Besides being slightly unconventional, are there any downsides with having a bunch of empty globals in a table?
Reason: we have a number of solutions and several of them supply data on a semi-regular basis to another agency. They import this data into their database. Each of our solutions does different things, so naturally the architecture varies between them. The external agency has a new tool for importing our data, plus data from other entities like us. Thus, it's helpful to them if all the data is supplied in a consistent csv/ Excel sheet, with the same number of columns and specific fields being in predictable - and consistent - places (across the external suppliers). They have provided us with their 'wish list template', to see if we can accommodate their preferences.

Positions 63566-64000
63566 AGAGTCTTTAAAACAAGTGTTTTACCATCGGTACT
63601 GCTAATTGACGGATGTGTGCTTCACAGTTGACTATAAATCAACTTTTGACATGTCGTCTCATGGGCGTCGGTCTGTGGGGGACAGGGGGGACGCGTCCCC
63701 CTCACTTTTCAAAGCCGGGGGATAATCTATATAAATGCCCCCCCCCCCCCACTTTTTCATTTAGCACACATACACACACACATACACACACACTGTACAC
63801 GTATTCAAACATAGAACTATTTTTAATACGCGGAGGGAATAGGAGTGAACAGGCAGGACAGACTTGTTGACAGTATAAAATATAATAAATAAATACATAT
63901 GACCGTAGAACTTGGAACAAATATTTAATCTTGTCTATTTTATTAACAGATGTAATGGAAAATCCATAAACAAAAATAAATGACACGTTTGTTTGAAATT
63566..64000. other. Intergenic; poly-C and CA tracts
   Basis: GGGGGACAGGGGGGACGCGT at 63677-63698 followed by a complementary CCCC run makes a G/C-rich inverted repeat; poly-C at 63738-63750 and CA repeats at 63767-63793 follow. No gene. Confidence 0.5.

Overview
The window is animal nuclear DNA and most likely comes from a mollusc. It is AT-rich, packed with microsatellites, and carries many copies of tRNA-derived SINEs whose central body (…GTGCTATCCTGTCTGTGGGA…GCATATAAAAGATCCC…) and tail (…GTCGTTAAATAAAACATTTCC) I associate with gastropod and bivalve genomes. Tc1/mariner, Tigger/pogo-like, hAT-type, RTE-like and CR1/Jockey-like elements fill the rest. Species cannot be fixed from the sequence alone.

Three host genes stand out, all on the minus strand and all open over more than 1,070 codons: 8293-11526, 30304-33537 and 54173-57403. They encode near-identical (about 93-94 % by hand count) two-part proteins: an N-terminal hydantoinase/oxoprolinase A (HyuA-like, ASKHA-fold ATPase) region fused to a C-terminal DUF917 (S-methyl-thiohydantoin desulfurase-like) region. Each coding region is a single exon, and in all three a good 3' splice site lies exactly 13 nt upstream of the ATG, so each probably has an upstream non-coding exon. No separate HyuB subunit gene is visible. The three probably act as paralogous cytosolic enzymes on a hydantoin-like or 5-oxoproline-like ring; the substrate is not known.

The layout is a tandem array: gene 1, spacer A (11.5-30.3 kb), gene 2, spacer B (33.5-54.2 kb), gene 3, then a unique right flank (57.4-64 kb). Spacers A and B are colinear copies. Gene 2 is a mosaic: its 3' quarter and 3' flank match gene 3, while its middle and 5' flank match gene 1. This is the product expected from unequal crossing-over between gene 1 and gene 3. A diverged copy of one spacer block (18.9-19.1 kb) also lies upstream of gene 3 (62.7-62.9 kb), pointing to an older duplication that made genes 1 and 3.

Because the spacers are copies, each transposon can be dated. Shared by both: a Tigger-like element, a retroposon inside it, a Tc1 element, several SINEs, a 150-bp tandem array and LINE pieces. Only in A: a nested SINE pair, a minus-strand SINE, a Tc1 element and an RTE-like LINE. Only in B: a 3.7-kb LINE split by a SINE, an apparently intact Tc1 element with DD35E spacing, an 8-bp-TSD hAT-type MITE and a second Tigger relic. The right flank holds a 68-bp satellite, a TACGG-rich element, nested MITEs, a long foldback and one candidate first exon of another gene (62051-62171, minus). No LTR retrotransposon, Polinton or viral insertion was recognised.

It seems to me that the easiest way to achieve this is for us to add 'placeholder' fields - 20-40, depending upon the solution - so that we can deliver 'template-style' datasets as required.
Those placeholder fields would be formatted as non-enterable globals, 'number' for good measure.
While it doesn't conform to the ideal of narrow tables, it seems to me that it will be a low overhead way to collaborate on a practical level. Are there any 'gotchas' that I'm overlooking?